by the priest, followed by memorized responses by the adults. To end the Holy Communion, they

prayed together and then returned to their seats. When saying the Lords Prayer, there were also

some minor differences than that recited in the Lutheran church. However, these were just small

differences and the basis of the prayer remained constant. During this family Eucharist as well,

there were toys in the altar for the children to play with during the service. There was no typical
sermon at this service, only a childrens service that was aimed towards the young children in

attendance with their parents.

Many people grow up in one religion. I grew up Lutheran. Both my mother and my father

were raised Lutheran, part of the Missouri Synod, and my father is a Lutheran pastor. Growing

up, I never experienced any other religion besides Lutheran. By going and attending the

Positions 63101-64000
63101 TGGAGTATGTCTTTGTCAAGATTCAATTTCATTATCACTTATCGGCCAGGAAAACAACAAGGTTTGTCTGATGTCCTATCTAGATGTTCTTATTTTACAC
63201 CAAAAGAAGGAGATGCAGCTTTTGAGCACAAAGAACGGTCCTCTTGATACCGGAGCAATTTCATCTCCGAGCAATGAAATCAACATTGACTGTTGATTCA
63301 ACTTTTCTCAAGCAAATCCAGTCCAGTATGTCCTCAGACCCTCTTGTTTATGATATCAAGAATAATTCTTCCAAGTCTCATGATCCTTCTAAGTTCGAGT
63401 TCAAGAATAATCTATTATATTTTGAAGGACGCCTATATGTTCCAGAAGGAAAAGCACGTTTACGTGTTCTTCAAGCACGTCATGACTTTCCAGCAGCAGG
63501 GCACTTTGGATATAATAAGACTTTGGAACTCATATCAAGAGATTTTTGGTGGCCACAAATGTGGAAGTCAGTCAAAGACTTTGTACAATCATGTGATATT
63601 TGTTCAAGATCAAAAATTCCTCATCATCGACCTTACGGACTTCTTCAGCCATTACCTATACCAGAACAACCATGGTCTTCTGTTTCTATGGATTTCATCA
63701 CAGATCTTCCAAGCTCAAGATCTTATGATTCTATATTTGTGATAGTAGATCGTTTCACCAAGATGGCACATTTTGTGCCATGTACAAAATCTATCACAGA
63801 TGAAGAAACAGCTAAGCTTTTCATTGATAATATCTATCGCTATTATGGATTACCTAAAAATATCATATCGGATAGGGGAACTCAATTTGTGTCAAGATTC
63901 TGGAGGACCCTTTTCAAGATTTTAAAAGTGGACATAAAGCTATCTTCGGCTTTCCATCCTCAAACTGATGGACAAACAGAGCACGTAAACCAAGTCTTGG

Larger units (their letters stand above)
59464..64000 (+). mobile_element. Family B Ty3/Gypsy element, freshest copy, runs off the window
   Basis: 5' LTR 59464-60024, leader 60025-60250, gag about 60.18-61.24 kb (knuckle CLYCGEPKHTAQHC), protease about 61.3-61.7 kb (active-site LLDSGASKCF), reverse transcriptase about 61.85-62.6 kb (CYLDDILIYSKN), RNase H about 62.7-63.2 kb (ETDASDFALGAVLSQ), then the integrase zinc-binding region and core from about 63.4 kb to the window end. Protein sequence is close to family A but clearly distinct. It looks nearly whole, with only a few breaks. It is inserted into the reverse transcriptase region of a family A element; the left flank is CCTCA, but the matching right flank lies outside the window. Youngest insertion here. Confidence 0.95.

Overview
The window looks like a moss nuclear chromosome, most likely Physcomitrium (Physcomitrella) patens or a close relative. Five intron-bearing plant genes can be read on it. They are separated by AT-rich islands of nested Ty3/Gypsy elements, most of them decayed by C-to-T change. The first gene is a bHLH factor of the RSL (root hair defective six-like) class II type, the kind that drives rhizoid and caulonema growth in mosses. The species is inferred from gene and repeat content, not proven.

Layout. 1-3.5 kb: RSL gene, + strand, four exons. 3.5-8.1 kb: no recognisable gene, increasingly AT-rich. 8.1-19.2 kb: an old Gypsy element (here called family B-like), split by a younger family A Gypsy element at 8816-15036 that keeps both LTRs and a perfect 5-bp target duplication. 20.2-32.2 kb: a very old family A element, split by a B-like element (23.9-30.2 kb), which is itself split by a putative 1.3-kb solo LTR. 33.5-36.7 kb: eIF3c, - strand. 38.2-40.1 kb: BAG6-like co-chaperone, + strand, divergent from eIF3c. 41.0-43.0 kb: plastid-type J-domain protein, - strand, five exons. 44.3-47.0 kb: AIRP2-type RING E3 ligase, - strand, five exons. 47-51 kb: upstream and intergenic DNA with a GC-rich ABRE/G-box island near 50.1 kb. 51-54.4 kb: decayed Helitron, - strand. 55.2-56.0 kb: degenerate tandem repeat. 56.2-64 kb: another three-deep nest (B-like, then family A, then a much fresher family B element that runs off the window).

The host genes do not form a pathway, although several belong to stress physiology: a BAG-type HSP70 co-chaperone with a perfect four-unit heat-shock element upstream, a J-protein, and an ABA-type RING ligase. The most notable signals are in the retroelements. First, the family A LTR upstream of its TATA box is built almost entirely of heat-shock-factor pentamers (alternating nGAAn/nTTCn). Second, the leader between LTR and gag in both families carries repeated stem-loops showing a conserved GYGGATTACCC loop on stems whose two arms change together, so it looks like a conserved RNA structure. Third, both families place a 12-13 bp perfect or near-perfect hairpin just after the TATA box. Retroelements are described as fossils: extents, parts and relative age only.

Episcopal Church, I was able to learn not only a lot about the Episcopal Church, but also about

the Lutheran church as well. By looking at other religions, I was able to point out elements of a

Lutheran church service that was unique to our religion, and see similarities and differences

between the two as well. The Holy Communion was where I saw the biggest difference between

the two. The entire church service appeared to be centered around their Eucharist, and the way

they performed this ritual was unique to its religion. Through this experience, I was able to grasp

what they believed and compared it to my own religion, Lutheran, which allowed to me to better

understand how my own beliefs are distinctive to my religion.


The Episcopal Church

Cailin Frusti

Professor Gaertner

Religion in America Today

23 March 2016